What about teaching excites you?
I love the opportunity to help students learn to think for themselves—teaching them how to ask questions, determine the validity of sources, analyze data, solve problems, etc. It’s great to see a student finally have a breakthrough on a problem they were stuck on or get a prototype finally working after days of trial and error.
What was your “aha” moment when you realized the value of using agriculture as a vehicle to teach science?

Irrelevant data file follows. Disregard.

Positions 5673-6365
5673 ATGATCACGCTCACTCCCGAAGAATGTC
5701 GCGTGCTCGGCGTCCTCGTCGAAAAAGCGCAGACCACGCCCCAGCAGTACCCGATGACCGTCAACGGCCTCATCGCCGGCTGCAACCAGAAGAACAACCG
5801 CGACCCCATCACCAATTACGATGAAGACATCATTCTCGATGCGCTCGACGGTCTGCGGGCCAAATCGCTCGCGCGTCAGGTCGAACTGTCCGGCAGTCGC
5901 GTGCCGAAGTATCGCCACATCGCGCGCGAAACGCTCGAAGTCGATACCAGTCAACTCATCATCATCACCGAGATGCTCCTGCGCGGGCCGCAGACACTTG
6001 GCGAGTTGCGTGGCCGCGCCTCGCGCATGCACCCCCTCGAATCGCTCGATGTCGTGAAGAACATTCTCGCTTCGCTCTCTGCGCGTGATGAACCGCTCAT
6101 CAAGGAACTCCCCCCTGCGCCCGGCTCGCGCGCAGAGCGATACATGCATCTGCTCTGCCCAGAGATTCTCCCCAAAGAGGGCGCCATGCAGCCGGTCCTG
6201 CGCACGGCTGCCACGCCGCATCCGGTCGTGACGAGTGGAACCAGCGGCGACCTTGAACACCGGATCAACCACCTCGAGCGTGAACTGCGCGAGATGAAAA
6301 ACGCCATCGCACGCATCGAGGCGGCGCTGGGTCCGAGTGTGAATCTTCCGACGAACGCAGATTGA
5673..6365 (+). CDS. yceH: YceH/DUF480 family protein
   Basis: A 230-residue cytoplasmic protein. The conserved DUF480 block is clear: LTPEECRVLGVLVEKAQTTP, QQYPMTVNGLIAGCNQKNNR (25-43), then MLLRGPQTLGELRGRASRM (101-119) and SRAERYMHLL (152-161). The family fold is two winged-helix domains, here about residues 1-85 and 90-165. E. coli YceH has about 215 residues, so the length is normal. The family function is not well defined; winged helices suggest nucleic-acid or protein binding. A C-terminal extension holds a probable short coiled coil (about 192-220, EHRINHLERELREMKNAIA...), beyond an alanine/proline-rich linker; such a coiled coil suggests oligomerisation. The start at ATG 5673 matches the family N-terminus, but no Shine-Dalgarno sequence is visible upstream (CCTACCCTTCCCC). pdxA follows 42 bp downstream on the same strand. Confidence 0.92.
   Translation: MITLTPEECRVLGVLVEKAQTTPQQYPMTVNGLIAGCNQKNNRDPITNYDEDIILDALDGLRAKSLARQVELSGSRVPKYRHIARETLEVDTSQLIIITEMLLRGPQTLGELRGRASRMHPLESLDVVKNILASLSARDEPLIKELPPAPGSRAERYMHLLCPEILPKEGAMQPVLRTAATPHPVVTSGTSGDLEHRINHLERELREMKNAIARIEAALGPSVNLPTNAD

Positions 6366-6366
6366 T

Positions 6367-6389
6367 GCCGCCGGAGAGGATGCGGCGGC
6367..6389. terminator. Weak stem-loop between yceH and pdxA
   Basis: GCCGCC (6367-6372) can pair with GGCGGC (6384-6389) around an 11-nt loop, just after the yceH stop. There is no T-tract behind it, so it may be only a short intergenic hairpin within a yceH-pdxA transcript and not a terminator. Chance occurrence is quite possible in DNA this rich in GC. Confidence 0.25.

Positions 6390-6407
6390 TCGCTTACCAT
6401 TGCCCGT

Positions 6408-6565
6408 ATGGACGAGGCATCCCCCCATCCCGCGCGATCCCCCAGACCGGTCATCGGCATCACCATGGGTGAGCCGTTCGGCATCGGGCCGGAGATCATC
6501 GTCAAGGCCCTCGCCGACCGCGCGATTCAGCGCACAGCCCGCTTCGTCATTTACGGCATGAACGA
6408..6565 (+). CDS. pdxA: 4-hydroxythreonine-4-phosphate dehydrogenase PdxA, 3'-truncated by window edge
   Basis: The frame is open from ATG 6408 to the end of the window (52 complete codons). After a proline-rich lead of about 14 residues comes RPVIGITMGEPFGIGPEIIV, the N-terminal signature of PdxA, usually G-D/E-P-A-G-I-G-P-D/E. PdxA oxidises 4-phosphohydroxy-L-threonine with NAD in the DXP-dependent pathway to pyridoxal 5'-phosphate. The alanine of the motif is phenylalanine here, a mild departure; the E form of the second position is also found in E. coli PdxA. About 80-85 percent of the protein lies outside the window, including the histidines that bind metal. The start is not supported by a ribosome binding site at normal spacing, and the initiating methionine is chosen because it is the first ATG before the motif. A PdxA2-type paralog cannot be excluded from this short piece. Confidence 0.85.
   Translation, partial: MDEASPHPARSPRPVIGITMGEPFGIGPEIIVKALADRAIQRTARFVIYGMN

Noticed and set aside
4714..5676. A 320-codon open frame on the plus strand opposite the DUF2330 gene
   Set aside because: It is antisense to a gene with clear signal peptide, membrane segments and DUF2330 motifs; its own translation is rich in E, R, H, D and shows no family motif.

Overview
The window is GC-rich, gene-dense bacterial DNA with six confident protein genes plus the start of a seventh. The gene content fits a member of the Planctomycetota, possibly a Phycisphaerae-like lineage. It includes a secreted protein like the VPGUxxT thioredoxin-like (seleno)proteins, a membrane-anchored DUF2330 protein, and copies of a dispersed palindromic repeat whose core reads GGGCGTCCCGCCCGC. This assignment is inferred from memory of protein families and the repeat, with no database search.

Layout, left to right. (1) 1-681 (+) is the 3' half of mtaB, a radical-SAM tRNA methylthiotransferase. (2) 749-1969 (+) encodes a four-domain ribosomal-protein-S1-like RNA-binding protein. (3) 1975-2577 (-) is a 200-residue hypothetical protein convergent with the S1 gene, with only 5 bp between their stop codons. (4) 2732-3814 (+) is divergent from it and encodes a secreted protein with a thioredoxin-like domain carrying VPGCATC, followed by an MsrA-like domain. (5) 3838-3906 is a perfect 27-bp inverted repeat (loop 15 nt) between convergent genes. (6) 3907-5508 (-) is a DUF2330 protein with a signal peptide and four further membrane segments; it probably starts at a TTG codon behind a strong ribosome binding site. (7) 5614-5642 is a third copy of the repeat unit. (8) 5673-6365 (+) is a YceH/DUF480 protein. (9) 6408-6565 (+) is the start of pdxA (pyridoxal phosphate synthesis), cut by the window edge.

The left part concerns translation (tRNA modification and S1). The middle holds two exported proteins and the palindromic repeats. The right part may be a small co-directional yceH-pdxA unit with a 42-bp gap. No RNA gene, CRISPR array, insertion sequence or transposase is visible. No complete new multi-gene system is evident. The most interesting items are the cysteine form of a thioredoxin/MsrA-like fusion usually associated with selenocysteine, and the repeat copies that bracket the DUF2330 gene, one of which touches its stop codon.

When I changed from teaching in an urban district to a rural district and started teaching about climate change— as soon as I addressed the effects that it can have on crops/farms/farmers, a large percentage of my students were immediately engaged for the entirety of the unit because so many of their families rely on agriculture for their livelihood.
How do you help students make the industry or real-world connection to what they’re learning?
I take the opportunity to integrate current events into my classroom as much as possible, even if this means going back to a topic we already covered. This gives students a chance to see that what we’re learning matters and is applicable to the real world, as well as learning about potential career paths they might take to continue to study a certain topic or solve a certain problem.